Moscow's Blizzard/New York's Blizzard

Just after Christmas, both New York City and Moscow, Russia faced blizzard conditions, and their airports were shut down.  But even though New York is far less familiar with winter emergencies, the lights stayed on in the Big Apple's airports.

In Moscow, they were out for fourteen hours.

Not only did the lights go out, but airport officials at Moscow's Domodedovo Airport, Russia's LaGuardia, were unable, or perhaps just unwilling, to provide any food or drink to the helplessly stranded passengers.  They sat hungry, thirsty, and terrified, with many children among them, for more than half a day in chilly darkness.

More than eight thousand of them.

Passengers described being treated with "complete indifference" by airport officials, who provided no information or communication of any kind.  Many panicked, verging on hysteria.  It is likely that only the sheep-like demeanor of most Russians towards authority, after decades of totalitarian horror, prevented fatal rioting.

Russia's prime minister, Vladimir Putin, spoke out aggressively the day after the Domodedovo disaster.  He called for imposing severe new limits on jury trial rights so that now, only those accused of capital crimes will be tried by their peers. 

As if to emphasize his point, the judge who tried businessman and opposition political leader Mikhail Khodorkovsky almost simultaneously announced that Khodorkovsky had just been convicted again, again without a jury, of the same alleged tax evasion crimes that he had already served many years in prison for.  Double jeopardy?  Another frivolous Western innovation for which Russia has no use.

Russia's leadership is, in other words, just as in Soviet times, unable to respond to failure with any means other than repression.  The USSR's inability to acknowledge fault and reform brought it to ruin.  Now, history is repeating itself.

Former Russian parliamentarian Vladimir Ryzhkov writes:  

As 2010 and the first decade of the 21st century wind to a close, the dominant social, political and economic trends of the year raise serious doubts about Russia's future survival as a sovereign country. Chinese analysts, who have been closely observing Russia for the past 20 years, perhaps put it best: Russia is the world's largest dying power.

It's hard to disagree.  Studies show Russia becoming more corrupt, less economically competitive and progressive, and far more violent and undemocratic.  Race riots recently swept through Moscow, and it was clear the virulent nationalism that has been Putin's bedrock ideology was fanning their flames.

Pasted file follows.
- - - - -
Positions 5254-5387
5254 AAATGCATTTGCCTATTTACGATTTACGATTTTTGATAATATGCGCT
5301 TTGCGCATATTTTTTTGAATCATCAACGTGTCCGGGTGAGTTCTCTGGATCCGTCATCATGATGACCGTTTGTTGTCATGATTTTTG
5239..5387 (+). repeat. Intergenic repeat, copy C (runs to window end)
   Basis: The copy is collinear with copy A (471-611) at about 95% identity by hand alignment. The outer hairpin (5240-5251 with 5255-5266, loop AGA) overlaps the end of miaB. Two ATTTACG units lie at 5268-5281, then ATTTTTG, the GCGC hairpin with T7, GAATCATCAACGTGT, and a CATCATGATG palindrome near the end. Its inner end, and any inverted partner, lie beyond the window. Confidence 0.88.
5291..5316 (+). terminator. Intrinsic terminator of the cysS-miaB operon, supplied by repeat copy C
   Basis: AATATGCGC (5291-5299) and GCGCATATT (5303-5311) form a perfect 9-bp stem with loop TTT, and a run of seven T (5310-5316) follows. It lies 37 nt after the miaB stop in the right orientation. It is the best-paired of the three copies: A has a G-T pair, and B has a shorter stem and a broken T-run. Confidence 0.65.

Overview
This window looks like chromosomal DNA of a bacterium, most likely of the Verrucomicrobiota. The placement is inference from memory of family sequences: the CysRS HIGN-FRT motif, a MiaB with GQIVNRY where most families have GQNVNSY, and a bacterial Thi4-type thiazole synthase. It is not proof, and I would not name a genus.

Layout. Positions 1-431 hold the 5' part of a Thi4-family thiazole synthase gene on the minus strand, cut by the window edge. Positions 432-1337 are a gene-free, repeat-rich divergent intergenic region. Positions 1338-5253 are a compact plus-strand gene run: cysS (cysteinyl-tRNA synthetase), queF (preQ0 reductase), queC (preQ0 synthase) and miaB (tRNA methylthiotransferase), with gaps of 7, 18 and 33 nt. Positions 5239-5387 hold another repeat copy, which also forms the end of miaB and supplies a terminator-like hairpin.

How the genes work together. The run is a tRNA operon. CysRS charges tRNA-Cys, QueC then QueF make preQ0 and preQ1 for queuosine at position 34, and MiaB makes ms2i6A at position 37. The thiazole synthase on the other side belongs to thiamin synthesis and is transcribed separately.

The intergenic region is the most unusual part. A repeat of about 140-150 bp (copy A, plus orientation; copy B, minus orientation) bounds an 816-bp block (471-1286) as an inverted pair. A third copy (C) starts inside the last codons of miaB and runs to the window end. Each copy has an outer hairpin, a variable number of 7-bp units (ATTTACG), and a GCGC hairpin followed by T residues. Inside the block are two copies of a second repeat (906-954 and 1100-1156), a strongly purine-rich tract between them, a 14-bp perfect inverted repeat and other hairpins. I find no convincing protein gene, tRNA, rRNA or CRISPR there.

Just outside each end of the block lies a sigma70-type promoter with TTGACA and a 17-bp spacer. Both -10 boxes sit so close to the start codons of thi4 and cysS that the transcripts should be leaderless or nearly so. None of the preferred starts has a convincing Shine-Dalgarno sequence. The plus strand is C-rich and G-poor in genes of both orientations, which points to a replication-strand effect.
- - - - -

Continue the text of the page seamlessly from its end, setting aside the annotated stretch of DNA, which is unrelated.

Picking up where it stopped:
Putin now hires and fires governors and mayors at will.  He owns and operates all the national television broadcasters, he executes journalists who do not toe his line, and he jails anyone, like Khodorkovsky, who stands even the slightest chance of challenging him politically.  Slowly but surely, he is abolishing civil rights throughout the criminal justice system, and he is using any sign of disorder as an excuse for further and more draconian crackdowns.

Yet for all that, Putin is vulnerable, just as were his Soviet ancestors, because his misguided policies undermine economic and political stability.  Yet Putin has found himself with the great good fortune of Barack Obama's election as president.  Obama does not care at all how bad things get in Russia, how badly American values are trampled, or how thoroughly American national security is undermined.  He cares only about gathering propaganda opportunities, like his sham nuclear treaty with Russia, and is willing to sacrifice all to that god -- especially now that his domestic policy agenda is unraveling like a cheap suit.

So because of Obama's cowardice and that of his close advisors like Michael McFaul, Putin will consolidate his power and run Russia into the ground, just as his ancestors once did.  Long after Obama has left power, the world will remain to pick up the pieces as Russia, once again, terrifies the world and then collapses.